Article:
Analysis: Arab rulers use sticks, carrots to stem discontent
CAIRO (Reuters) - Popular revolts in Tunisia and Egypt may have cracked the mold of Arab submission to often corrupt, unaccountable despots, but most still cling to power.
Former Tunisian President Zine al-Abidine Ben Ali fled after his army refused to crush protesters, but the country remains far from stable and a democratic outcome is not assured.
Rallies against Egypt's President Hosni Mubarak have forced him into some stunning concessions, yet he has not bowed to opposition demands that he end his 30 years in office now.
Advocates of democratic change in Egypt fret that the military men now in key posts may exhaust and fragment the demonstrators before restoring an authoritarian order.
But Arab rulers must also be uneasy about the heady sense of empowerment that has flowed far beyond Cairo's Tahrir Square.
"The dam has burst, whether or not the Egyptian revolution succeeds," said Shadi Hamid of the Brookings Doha Center.
"Now Arabs throughout the region know they have the power to challenge their regimes. It's about strength in numbers and once protests reach a critical mass there is very little the regime can do to counter that effectively," he said.
"Every regime now is going to live in fear of the next revolution. Stability of these regimes is no longer guaranteed."
Arab rulers will be closely monitoring the struggles in Tunisia and Egypt, determined to snuff out or undermine challenges to their own security-based ruling systems.
Whether they are learning the right lessons is debatable.
"They are learning possibly, but they are also panicking," said Mustafa Alani, a security analyst at the Gulf Research Center in Dubai. "They cannot explain how security regimes like Tunisia and Egypt could collapse ... with media changing sides quickly and the Americans and Europeans washing their hands."
From Morocco to Yemen, many Arab leaders have acted swiftly to assuage popular anger over economic gripes, creating funds for the poor, reversing subsidy cuts or raising salaries.
In some cases they have offered political concessions too.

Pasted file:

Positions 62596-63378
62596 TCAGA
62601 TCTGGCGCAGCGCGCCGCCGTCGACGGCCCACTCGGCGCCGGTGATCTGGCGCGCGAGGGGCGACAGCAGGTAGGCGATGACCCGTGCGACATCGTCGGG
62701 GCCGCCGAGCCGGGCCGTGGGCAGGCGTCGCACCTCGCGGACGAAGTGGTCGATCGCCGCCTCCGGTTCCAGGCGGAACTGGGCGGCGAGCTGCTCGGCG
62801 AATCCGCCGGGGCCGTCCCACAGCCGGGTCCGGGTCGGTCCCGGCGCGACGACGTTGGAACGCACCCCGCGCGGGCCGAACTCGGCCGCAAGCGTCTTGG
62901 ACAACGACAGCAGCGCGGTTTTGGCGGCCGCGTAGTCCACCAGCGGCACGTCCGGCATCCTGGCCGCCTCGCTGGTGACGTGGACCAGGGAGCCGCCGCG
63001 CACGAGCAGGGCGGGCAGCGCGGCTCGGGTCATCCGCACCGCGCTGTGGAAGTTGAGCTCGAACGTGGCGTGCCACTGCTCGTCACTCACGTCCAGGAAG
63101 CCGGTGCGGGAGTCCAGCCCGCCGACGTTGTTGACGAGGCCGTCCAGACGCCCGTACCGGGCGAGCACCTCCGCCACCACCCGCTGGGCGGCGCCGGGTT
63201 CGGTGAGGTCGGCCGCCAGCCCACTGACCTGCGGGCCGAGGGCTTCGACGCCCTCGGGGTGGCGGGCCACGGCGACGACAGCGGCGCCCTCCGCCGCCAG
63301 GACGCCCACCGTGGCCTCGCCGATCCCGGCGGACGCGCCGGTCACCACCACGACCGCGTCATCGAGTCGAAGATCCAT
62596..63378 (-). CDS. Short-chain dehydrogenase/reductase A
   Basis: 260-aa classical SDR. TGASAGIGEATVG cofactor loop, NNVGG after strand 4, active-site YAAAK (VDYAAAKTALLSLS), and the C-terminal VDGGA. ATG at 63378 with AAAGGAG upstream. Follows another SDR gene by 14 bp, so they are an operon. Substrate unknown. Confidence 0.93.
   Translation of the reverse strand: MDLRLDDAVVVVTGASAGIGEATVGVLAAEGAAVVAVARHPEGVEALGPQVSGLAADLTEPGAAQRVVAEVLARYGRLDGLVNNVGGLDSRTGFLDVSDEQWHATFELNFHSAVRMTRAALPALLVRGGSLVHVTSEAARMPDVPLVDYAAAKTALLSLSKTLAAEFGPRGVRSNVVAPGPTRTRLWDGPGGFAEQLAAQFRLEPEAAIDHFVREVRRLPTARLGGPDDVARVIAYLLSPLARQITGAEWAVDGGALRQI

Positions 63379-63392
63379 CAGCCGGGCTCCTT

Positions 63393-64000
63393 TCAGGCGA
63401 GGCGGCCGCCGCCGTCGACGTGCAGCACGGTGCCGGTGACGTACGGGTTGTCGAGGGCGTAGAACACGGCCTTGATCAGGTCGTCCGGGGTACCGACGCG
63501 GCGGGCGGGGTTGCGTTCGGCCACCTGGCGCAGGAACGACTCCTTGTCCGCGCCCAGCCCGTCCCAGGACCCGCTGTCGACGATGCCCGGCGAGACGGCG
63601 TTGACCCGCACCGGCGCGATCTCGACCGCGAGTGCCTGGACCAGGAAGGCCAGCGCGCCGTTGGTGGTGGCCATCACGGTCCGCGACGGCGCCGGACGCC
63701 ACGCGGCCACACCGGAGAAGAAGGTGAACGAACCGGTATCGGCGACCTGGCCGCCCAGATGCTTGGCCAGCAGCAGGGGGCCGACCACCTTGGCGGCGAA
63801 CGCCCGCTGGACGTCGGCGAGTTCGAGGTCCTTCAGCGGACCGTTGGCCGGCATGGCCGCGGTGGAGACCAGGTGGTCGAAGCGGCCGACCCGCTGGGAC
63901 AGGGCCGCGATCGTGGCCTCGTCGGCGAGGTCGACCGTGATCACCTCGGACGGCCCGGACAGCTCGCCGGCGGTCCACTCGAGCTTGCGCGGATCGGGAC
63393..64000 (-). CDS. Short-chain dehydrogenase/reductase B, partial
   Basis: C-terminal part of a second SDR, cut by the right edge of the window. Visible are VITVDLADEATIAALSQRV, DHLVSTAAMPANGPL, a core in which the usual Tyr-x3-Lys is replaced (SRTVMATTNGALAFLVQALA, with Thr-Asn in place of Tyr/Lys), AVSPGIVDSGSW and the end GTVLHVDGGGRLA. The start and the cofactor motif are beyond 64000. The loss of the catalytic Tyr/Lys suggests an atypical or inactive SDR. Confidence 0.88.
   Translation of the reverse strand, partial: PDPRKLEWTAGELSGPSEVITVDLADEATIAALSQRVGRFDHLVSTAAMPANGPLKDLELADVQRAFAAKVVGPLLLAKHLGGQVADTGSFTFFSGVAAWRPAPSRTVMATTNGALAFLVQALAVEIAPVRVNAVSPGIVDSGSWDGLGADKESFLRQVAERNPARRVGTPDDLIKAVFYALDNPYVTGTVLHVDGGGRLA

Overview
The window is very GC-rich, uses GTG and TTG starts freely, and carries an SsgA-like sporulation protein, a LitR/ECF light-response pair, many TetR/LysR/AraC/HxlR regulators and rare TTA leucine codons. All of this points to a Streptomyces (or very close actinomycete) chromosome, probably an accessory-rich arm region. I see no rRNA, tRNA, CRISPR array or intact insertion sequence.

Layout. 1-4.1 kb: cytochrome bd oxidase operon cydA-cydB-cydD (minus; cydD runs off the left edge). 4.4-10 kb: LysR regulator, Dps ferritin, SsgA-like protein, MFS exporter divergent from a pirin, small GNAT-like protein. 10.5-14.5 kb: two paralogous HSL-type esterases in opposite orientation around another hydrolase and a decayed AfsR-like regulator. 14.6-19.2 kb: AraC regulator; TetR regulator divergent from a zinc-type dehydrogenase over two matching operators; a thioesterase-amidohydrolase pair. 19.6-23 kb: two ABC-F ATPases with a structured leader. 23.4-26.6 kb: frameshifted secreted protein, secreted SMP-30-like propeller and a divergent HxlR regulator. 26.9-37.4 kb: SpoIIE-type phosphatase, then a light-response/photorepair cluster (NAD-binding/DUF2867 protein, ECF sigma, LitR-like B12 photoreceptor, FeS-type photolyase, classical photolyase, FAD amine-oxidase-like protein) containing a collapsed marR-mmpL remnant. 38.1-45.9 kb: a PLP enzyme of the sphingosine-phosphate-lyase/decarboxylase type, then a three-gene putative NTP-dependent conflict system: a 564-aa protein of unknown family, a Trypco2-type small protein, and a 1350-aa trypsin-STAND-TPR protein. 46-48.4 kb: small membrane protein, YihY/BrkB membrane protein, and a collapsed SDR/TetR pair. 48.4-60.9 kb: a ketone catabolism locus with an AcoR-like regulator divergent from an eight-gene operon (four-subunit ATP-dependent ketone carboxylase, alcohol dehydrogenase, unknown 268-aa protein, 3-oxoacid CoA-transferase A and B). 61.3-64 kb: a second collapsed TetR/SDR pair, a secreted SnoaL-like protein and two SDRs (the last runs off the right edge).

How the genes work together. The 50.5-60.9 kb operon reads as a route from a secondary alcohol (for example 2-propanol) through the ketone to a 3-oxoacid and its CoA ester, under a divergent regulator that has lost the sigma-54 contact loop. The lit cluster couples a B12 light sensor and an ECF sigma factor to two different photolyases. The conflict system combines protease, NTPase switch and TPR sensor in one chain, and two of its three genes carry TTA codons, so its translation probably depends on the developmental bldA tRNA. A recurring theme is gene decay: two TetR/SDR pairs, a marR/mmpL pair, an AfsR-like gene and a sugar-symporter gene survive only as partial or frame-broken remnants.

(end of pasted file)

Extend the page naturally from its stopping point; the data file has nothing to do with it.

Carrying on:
Yemen's President Ali Abdullah Saleh has promised to step down in 2013. Algerian President Abdelaziz Bouteflika has pledged to lift an 18-year-old state of emergency and institute political reforms. Even in Iraq, a fledgling democracy, Prime Minister Nuri al-Maliki has vowed not to run for a third term.
Arab leaders are clearly keen to avoid the swift damage that popular unrest has inflicted on Ben Ali and Mubarak, who had both seemed to have an unchallengeable armlock on power.
Yet piecemeal reforms and temporary economic sops may not be enough to calm the frustration of their people, fed up with decades of repression, immobility and poor living standards.
Of course every Arab state is different. Reasons as diverse as the lack of big public squares in Algiers, or the qat-chewing habits of Sanaa residents, have been advanced to explain why protests might struggle to make headway in those capitals.
But almost nobody predicted Ben Ali's overthrow or the tumult in Egypt, so perhaps no Arab ruler is immune, apart perhaps from those in wealthy, thinly populated Gulf states.
"All specificities set aside, events in Tunisia and Egypt reflect a broadly-felt sentiment of fatigue vis-a-vis regimes that have shown little interest for governance, are plagued by increasingly ostentatious corruption, and have simply kept a lid on things for too long," said Peter Harling, a Damascus-based analyst for the International Crisis Group.
Asked why Syrians had failed to respond to a Facebook campaign for "Days of Rage" in their country last week, he said one factor was a certain Damascene wait-and-see tradition.
"There is a growing sense that the Egyptians have taken upon themselves to express a common frustration, that the message will be heard beyond Egypt's borders, that a page already has been turned, so why risk exposure?"
The penalties can be high for individuals who defy Arab governments, many of whom are combining concessions with tough security measures to contain or prevent public gatherings.
"Images of the uprisings in Tunisia and Egypt have mesmerized the Arab public, but have terrified their rulers," said Sarah Leah Whitson, Middle East and North Africa director at New York-based Human Rights Watch, on Wednesday.
The group said authorities in the West Bank, Gaza, Syria, the United Arab Emirates, Saudi Arabia, Yemen, Sudan and Bahrain had violently dispersed recent protests or detained organizers.
"They have responded with their usual mix of repression and intimidation to nip the buds of any wider democratic blossoming," Whitson said.
Many Arab rulers are skilled at divide-and-rule tactics, playing different factions, tribes or sects against each other.
Egyptian leaders, alternating talk of dialogue with warnings of chaos, may hope to regain the initiative by splitting their opponents and turning public opinion against the demonstrators.
Mohammed al-Masri, of Jordan University's Center for Strategic Studies, said people in Egypt and other Arab countries were familiar with such tactics and would not be satisfied.
"They are aware of what the regime is trying to do, just offer cosmetic changes until the storm passes," he said, arguing that the outcome in Egypt was crucial to reform hopes elsewhere.
"If the Egyptian regime maintains itself, it will be a major success for all the Arab regimes. They will go back to upgraded forms of controlling the public sphere and their old methods."
Hamid said Arab rulers were mistaken if they thought only economic grievances were driving the ferment in the region.
"They think they can defuse or avoid protests with these temporary economic measures. But there is a growing realization that political demands have to be met as well."
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